"Wherever they (the police) see two black men together, they stop them and ask them to show identification. We are publicly strip-searched. They check our criminal record and even if they find that you don't have a record, they'll still arrest you if they don't like you.

"We are handcuffed and taken to the police precinct only to be released later. There exists in Cuba a relentless persecution against the blacks. No matter who or what a person may be, all they see is a black man."

His voice bitter and full of repressed anger, El Bizco continued the onw-sided conversation: "I am not ashamed of being jailed here. I was fighting for my family. And it's comforting to know that my wife, children, siblings, parents and families in general support my actions even though 'society' condemns me.

"I do not wish to live like the government officials - rich. But I also do not wish to live like a bum, starving, as though that were the destiny God had reserved for the blacks.

"The communists say we are all comrades and that we all have the same rights but the reality is that in Cuba the blacks are accorded "special" treatment by the police and by the politics of employment, wages and the cost that the government has imposed on the island.

"A lot of us black people are graduates of high schools, vocational schools or pre-college schools. We are a black people with a certain cultural and educational level. We know what we are doing; we are creating a law so as to be able to survive another law. This is the fundamental law of life: to survive. This is why I plead innocent in front of God, life and my family. I am conscious of what I did and he who forced me to do it is punishing me. But it doesn't matter. My family, life and God will condemn the guilty parties - those who force me and then punish me."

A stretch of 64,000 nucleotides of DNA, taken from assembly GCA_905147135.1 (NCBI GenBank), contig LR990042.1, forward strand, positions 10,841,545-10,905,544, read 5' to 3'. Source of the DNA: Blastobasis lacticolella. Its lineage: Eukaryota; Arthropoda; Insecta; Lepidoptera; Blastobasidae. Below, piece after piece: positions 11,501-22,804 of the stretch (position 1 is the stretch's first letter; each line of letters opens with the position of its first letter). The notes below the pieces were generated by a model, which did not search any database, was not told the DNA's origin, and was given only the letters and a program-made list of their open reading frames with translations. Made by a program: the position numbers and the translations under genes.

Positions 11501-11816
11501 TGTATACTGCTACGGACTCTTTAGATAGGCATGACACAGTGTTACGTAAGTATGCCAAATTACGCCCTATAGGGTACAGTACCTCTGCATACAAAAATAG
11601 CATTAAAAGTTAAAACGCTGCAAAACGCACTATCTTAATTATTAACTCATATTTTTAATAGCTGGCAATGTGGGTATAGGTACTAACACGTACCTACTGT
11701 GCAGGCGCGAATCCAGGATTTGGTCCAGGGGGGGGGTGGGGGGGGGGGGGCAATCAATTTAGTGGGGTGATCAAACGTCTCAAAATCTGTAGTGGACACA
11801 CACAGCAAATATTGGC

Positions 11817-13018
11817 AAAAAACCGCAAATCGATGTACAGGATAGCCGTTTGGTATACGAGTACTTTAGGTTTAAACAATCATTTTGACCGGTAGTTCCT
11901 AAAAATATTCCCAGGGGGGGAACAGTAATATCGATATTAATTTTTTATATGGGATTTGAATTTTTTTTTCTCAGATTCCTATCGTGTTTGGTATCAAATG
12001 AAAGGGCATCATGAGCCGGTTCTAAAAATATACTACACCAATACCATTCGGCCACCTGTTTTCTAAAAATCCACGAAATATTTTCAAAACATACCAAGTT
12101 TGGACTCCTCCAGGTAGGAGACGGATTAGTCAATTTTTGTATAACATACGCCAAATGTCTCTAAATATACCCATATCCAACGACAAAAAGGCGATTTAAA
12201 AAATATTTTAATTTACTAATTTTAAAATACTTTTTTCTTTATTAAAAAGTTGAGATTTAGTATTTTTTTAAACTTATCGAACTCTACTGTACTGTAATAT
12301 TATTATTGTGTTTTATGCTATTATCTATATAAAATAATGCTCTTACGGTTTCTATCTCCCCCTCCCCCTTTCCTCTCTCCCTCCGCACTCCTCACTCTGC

Later he said, "I remember the words of the president of Venezuela, Hugo Chavez, when he said: 'If I had to resort to crime in order to feed my family, I would do it with pleasure and will continue to do it.' Everyone at the state level approved of this. This is why we will continue to do what we have to do so as to feed our children and families."

This young man of 35 recognizes that this situation is becoming more dangerous for the future of the Cuban society. He adds that in two more generations, it will be normal for the whole country, not just the black people, to resort to crime so as to survive. This will not be looked upon as an offence but as a necessity. He also said the current situation in Cuba makes racists of people who otherwise would not be and that there seems to be no end to this.

He concluded the long discussion by making a prediction about his race: "In a few years it will be very hard to find a black person in Cuba. More than 85 percent of the penal colony is comprised of blacks."

And just before he retired to his bunk he said, "The blacks in Cuba are in danger of becoming extinct."

Jose Orlando Gonzalez Bridon, from the CTDC for Cuba Free Press